(Medical Xpress)—A team of researchers from the University of Arizona, the University of Wisconsin and the University of California has found that the word choices people make can be reflected in stress-related gene expression in some immune cells. In their paper published in Proceedings of the National Academy of Sciences, the group describes experiments they carried out with volunteers wearing vocal recording devices and what they found when comparing the recordings with gene expression in white blood cells.
Prior research has shown that when people go through stressful events the experiences can have a detrimental impact on their health, particularly if it is long term. But it is still not clear what sorts of mechanisms are involved in these processes, though some studies have shown a link to inflammation due to gene expression in immune cells. To learn more about such a possibility, the researchers asked 143 adult volunteers to wear a device that randomly recorded some of their conversations. The researchers then transcribed the recorded words so that they could be analyzed. The volunteers also underwent regular blood tests that allowed for recording expressions in white blood cells by 50 particular genes that had previously been associated with stress.
In analyzing their data, the researchers first studied the words used by the volunteers at different points in their lives—they were most particularly interested in what are known as "function words" which are typically certain types of adjectives and pronouns. Function words, the researchers note, have been found to be used more often when people are experiencing a stressful event. Next, the team looked at stressful times for the volunteers as suggested by their function word use and compared it with gene expression in white bloods cells. They report that the word choices made by the volunteers were a good predictor of gene expression.
The researchers also asked the volunteers to report their stress levels throughout the study, as well—the team compared what the volunteers self-reported about their stress levels with the gene expression and word choices and found they did not always match. Thus, they claim, analyzing word choice used by patients might be a better measure of actual stress than the opinion of the patient.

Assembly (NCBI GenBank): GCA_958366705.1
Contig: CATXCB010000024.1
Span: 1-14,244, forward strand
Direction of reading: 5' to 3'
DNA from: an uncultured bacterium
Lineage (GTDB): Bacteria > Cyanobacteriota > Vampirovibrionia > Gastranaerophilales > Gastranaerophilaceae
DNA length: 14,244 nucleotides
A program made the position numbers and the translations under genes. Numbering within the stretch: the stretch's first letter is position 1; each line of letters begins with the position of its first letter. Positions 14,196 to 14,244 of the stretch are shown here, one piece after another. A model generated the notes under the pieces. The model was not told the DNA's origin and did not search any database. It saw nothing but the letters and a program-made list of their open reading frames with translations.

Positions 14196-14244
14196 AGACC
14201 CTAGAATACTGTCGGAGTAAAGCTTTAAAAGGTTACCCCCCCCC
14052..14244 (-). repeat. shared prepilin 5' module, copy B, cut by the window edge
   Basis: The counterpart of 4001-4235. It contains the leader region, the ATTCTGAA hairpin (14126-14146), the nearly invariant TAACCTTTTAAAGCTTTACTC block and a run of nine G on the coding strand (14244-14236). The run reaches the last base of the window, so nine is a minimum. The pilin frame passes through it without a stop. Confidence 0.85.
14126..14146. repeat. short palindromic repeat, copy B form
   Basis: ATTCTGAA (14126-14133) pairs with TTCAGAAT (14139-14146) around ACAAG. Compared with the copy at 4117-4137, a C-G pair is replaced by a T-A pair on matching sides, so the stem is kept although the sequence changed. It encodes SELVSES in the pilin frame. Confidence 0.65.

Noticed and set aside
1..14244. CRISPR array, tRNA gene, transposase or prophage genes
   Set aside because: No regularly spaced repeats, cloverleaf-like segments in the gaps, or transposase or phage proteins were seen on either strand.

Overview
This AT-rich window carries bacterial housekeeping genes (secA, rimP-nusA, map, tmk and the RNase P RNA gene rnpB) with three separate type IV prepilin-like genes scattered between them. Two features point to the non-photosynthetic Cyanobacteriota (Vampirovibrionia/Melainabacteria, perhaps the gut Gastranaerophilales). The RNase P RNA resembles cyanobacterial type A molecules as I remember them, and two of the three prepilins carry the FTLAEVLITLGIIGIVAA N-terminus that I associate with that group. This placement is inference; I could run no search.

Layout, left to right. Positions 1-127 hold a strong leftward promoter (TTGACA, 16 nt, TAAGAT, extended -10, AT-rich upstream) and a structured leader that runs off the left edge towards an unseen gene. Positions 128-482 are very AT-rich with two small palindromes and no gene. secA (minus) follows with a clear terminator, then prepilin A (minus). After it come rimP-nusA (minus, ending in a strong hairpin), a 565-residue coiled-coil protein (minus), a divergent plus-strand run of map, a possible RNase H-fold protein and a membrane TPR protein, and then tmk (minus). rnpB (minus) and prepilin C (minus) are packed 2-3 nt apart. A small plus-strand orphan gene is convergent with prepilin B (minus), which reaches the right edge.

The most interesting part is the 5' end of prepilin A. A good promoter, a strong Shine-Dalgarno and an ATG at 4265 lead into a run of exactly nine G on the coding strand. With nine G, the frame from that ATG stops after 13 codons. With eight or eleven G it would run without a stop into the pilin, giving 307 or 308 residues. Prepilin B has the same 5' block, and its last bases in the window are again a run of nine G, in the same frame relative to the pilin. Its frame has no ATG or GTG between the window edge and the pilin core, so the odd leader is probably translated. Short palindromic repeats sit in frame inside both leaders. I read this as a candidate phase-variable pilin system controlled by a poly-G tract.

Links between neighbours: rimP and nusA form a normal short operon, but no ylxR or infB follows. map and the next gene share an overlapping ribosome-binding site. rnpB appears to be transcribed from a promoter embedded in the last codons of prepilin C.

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More information: Matthias R. Mehl et al. Natural language indicators of differential gene regulation in the human immune system, Proceedings of the National Academy of Sciences (2017). DOI: 10.1073/pnas.1707373114
Adverse social conditions have been linked to a conserved transcriptional response to adversity (CTRA) in circulating leukocytes that may contribute to social gradients in disease. However, the CNS mechanisms involved remain obscure, in part because CTRA gene-expression profiles often track external social–environmental variables more closely than they do self-reported internal affective states such as stress, depression, or anxiety. This study examined the possibility that variations in patterns of natural language use might provide more sensitive indicators of the automatic threat-detection and -response systems that proximally regulate autonomic induction of the CTRA. In 22,627 audio samples of natural speech sampled from the daily interactions of 143 healthy adults, both total language output and patterns of function-word use covaried with CTRA gene expression. These language features predicted CTRA gene expression substantially better than did conventional self-report measures of stress, depression, and anxiety and did so independently of demographic and behavioral factors (age, sex, race, smoking, body mass index) and leukocyte subset distributions. This predictive relationship held when language and gene expression were sampled more than a week apart, suggesting that associations reflect stable individual differences or chronic life circumstances. Given the observed relationship between personal expression and gene expression, patterns of natural language use may provide a useful behavioral indicator of nonconsciously evaluated well-being (implicit safety vs. threat) that is distinct from conscious affective experience and more closely tracks the neurobiological processes involved in peripheral gene regulation.